Week 9: Love Canal
In 2010, the Deepwater Horizon offshore drilling rig in the Gulf of Mexico, following an explosion, released approximately 4.9 million barrels of oil into the ocean, decimating local ecosystems. The sensational media coverage elevated it to one of the key news stories of the era. The neighborhood of Love Canal, in Niagara Falls, New York, discovered toxic chemical waste in the late 1970s, leading to a public health crisis and the eventual evacuation of over 800 families. Both events garnered long-lasting media attention and prompted various legislative and regulatory actions.
The public policy response to the Deepwater Horizon oil spill involved the establishment of a multi-billion-dollar fund by BP, Transocean, and Halliburton to compensate victims, the temporary suspension of offshore drilling. Additionally, the spill led to the strengthening of environmental regulations, such as 2012 updates to the Drilling Safety Rule and a commission studying the disaster. Trump later rolled back much of this “regulatory burden,” granting continued access for oil companies. I was in elementary school when Deepwater Horizon happened, and I remember seeing photos of both the oil rig and the grassroots galvanization and cleanup efforts. Yet even as I write this, we are awaiting the approval of the Willow oil drilling project in Alaska to decimate the largest pristine ecosystem left in the United States. While we may have strengthened regulations at the time, no amount of money can undo this pernicious ecosystem destruction or prevent it 100%. Our cancerous dependency on ever-cheaper ever-more oil requires corners to be cut and disasters to occur. The cultural sentiment toward oil drilling remains bolstered by the industry’s heavy employment in the most affected areas. According to Yale’s 2021 climate polling, public opinion toward expanding the offshore U.S. drilling for oil and natural gas is evenly split 49% to 49%.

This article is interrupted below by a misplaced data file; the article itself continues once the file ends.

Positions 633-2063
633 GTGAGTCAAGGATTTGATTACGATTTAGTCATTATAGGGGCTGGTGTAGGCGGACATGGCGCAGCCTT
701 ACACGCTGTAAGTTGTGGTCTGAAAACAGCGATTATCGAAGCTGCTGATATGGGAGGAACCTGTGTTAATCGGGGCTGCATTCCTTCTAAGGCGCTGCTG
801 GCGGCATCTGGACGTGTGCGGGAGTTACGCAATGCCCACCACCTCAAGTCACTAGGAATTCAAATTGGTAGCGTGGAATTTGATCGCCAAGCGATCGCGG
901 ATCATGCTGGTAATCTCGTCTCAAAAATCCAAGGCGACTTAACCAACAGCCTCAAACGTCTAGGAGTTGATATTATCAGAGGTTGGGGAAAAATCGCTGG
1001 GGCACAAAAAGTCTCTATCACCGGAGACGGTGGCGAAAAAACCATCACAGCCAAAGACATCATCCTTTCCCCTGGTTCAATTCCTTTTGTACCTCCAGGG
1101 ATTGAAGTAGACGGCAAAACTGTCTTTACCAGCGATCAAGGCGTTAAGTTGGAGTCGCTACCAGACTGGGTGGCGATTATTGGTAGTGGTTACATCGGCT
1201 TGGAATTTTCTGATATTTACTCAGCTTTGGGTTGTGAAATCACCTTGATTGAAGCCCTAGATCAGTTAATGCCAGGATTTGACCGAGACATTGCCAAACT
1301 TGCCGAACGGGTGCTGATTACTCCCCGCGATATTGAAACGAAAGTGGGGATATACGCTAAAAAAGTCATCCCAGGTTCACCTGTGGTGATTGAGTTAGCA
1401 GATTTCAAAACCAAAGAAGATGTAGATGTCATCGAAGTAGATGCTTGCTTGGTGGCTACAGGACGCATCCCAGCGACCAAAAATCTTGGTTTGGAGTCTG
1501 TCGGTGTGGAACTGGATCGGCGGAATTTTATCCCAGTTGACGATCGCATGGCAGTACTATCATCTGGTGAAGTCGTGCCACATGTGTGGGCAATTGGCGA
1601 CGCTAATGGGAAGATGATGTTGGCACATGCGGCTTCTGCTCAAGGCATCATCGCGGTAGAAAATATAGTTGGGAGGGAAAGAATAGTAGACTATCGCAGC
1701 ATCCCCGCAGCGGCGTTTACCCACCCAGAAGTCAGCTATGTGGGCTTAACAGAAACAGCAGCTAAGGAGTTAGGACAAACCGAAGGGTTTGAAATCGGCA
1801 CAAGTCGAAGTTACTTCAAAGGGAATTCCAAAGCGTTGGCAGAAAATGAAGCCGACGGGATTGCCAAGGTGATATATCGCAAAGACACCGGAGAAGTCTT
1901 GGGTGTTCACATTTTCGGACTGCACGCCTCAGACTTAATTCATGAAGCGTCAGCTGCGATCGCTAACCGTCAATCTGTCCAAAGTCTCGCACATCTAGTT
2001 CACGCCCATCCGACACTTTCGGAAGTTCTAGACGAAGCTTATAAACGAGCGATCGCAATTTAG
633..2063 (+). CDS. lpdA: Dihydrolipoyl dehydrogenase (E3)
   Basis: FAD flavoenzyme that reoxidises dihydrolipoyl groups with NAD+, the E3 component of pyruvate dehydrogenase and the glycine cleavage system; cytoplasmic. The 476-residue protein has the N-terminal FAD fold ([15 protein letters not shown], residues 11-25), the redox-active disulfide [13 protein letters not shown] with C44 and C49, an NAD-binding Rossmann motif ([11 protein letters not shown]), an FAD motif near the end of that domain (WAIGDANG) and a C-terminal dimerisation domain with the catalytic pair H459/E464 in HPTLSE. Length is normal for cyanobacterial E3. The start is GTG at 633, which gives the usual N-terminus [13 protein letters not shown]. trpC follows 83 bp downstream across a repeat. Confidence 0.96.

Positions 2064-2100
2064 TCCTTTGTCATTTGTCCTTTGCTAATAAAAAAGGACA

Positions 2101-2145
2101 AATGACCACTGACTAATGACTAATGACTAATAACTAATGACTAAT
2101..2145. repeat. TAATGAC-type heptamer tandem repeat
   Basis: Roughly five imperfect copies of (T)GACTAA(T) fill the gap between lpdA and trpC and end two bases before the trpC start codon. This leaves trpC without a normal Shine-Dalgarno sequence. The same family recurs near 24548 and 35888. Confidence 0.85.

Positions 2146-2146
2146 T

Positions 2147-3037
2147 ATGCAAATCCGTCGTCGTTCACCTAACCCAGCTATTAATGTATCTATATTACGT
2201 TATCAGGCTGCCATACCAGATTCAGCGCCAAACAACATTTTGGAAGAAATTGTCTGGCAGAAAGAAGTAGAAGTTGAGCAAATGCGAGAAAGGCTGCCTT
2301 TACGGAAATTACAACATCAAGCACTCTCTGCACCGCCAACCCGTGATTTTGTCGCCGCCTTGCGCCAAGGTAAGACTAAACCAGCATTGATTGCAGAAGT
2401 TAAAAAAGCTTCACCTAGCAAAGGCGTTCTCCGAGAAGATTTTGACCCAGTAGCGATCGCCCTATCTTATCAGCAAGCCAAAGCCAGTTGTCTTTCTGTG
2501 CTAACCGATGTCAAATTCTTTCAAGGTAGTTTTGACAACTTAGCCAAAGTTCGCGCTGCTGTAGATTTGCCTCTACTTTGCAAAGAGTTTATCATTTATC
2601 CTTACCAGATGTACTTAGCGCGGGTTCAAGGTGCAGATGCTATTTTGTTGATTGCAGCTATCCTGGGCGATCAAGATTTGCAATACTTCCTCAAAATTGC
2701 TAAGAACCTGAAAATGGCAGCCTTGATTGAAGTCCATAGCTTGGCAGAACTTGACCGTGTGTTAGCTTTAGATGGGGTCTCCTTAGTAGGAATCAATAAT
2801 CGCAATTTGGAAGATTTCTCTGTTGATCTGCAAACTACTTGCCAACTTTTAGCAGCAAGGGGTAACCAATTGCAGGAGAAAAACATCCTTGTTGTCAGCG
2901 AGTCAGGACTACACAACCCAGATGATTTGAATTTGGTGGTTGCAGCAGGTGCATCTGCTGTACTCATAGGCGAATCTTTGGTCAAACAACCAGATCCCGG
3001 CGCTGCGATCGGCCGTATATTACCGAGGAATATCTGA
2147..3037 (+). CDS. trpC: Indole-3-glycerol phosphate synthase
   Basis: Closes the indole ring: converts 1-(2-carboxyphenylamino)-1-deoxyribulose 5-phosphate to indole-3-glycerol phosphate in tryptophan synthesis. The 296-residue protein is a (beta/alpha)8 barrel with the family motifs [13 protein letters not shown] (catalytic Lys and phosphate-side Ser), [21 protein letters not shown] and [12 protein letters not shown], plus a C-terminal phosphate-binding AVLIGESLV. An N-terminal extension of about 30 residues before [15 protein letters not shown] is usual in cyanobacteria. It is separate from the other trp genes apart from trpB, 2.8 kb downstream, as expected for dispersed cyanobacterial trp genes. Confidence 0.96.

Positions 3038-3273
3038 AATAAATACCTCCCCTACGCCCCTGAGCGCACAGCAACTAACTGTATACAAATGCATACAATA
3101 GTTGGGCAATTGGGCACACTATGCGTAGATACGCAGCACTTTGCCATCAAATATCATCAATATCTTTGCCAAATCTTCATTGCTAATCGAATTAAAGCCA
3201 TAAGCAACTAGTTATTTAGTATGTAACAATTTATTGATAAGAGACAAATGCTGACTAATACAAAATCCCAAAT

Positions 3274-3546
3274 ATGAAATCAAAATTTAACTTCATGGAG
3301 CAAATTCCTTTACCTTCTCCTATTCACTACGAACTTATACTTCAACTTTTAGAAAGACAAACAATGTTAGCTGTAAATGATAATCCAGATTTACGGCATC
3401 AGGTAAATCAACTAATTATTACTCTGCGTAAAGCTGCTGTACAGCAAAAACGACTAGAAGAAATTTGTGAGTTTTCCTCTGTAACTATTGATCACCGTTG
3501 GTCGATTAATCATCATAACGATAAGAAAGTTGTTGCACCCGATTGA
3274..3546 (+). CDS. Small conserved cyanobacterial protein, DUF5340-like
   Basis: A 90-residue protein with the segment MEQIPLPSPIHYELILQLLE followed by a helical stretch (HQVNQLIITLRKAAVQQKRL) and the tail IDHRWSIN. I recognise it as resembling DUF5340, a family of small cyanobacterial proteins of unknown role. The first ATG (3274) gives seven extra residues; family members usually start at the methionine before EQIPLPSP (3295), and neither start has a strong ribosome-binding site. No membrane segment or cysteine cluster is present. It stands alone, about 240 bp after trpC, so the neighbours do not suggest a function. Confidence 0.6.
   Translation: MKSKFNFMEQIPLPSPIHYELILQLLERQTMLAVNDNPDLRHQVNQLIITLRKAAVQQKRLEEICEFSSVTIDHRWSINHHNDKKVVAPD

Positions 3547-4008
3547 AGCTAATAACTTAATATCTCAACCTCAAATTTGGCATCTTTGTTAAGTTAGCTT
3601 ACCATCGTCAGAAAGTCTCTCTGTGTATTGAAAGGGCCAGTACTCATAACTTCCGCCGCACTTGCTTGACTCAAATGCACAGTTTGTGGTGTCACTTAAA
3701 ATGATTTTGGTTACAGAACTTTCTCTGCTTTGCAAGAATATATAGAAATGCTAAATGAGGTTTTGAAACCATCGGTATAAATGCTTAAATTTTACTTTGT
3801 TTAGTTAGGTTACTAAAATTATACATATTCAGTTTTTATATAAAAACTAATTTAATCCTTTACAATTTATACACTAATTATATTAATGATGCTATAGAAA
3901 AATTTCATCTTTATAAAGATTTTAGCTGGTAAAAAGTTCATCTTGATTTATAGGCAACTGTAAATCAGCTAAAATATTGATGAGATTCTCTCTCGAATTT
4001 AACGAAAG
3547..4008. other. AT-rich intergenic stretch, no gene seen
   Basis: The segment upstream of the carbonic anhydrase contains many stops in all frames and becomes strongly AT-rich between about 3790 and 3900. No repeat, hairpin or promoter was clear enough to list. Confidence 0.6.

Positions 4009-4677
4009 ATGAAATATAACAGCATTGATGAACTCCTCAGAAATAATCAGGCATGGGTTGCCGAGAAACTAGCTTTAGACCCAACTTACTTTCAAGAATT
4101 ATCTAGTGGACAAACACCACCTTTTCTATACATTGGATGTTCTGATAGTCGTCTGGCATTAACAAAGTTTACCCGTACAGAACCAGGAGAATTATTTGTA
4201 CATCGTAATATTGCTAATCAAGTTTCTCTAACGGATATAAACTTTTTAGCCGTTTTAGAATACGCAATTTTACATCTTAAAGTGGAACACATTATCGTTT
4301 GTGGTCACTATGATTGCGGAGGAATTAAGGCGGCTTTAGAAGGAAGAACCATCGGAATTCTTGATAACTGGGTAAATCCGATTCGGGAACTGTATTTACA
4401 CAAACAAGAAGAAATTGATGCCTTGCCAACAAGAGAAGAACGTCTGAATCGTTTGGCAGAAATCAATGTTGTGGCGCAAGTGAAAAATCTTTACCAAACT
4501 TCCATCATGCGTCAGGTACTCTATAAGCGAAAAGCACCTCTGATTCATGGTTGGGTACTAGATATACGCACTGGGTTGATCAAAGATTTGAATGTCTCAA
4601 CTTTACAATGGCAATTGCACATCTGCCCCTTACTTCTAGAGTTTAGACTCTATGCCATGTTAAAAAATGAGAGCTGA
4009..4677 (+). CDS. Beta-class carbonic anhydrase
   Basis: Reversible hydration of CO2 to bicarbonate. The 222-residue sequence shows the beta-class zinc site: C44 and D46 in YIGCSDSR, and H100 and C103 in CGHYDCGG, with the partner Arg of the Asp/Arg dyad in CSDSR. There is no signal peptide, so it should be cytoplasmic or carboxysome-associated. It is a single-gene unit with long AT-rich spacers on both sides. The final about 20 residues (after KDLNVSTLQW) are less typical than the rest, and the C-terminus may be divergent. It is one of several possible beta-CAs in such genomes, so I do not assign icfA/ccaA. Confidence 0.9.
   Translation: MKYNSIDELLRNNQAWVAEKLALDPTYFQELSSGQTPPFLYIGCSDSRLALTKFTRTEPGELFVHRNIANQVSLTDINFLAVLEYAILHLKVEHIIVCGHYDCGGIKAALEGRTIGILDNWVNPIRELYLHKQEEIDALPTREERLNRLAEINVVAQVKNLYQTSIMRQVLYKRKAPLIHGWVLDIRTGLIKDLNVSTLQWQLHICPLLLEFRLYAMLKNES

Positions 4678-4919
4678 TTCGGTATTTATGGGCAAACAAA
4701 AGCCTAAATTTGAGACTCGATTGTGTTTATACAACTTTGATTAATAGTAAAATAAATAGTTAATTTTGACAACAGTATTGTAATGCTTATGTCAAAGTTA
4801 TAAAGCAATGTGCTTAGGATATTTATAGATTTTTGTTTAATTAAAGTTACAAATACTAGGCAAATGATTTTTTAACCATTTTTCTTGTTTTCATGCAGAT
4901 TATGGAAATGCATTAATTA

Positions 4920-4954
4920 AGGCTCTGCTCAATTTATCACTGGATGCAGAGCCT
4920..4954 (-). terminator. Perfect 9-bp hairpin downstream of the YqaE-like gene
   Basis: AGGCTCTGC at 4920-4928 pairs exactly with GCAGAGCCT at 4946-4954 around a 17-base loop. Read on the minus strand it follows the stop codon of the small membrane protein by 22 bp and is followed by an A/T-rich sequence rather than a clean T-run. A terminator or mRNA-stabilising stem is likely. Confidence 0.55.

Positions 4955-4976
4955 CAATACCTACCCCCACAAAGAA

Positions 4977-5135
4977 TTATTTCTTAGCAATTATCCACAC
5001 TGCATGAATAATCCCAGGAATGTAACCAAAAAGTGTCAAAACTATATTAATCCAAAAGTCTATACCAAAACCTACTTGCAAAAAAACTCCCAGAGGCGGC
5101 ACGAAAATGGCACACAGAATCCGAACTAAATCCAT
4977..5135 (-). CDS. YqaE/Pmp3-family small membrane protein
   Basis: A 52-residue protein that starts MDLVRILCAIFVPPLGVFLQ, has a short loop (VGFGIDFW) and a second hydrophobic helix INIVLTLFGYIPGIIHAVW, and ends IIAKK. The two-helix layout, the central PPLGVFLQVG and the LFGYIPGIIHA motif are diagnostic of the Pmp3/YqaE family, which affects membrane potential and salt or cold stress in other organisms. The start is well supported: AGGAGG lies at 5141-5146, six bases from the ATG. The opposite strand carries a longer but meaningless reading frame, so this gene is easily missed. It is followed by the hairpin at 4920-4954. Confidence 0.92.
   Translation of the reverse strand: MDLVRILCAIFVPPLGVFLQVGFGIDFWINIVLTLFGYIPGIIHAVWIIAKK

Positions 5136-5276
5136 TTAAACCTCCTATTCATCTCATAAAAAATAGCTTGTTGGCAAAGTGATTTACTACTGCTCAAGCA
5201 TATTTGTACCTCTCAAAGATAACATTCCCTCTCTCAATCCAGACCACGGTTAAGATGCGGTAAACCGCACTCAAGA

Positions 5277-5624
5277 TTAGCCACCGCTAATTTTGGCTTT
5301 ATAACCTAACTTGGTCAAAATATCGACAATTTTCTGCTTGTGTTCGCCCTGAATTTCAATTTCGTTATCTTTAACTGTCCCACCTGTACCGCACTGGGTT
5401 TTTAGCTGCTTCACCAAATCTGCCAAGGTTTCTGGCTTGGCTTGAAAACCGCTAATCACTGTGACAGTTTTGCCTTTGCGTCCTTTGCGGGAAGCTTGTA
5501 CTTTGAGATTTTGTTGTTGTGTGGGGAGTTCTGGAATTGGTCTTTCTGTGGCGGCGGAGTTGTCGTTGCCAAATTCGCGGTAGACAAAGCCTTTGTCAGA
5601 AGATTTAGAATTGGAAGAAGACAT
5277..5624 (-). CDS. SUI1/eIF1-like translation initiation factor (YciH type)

In contrast, the Love Canal crisis led to the passage of the Comprehensive Environmental Response, Compensation, and Liability Act (CERCLA), also known as the Superfund Act, in 1980. This legislation established a federal program to clean up hazardous waste sites and hold responsible parties accountable for the costs of cleanup. The Love Canal Homeowners Association, a grassroots organization, was instrumental in bringing attention to the issue and advocating for government intervention. National media attention on the affected families humanized them, drawing broad emotional support from families elsewhere that could imagine this crisis happening in their own community. The focus on human families, versus ocean ecosystems many Americans don’t emotionally connect with, likely played a part. CERCLA was a strong legislative response with a lasting impact, and Americans since feel (appropriately) they deserve to live in places that are not toxic waste dumps. While more focused on climate, the same polling shows 70% of Americans feel corporations should do more to address environmental damage.
The Love Canal crisis occurred nearly three decades earlier than Deepwater Horizon, at a time when environmental awareness and activism were emerging. The policy response to Love Canal helped lay the groundwork for future legislation and regulation, and set a tone that the U.S. would take serious action in response to these disasters. As the decades have gone by, our focus has weakened, and Deepwater Horizon got added to the list of oil disasters and little has materially changed a decade later, as the drilling must continue.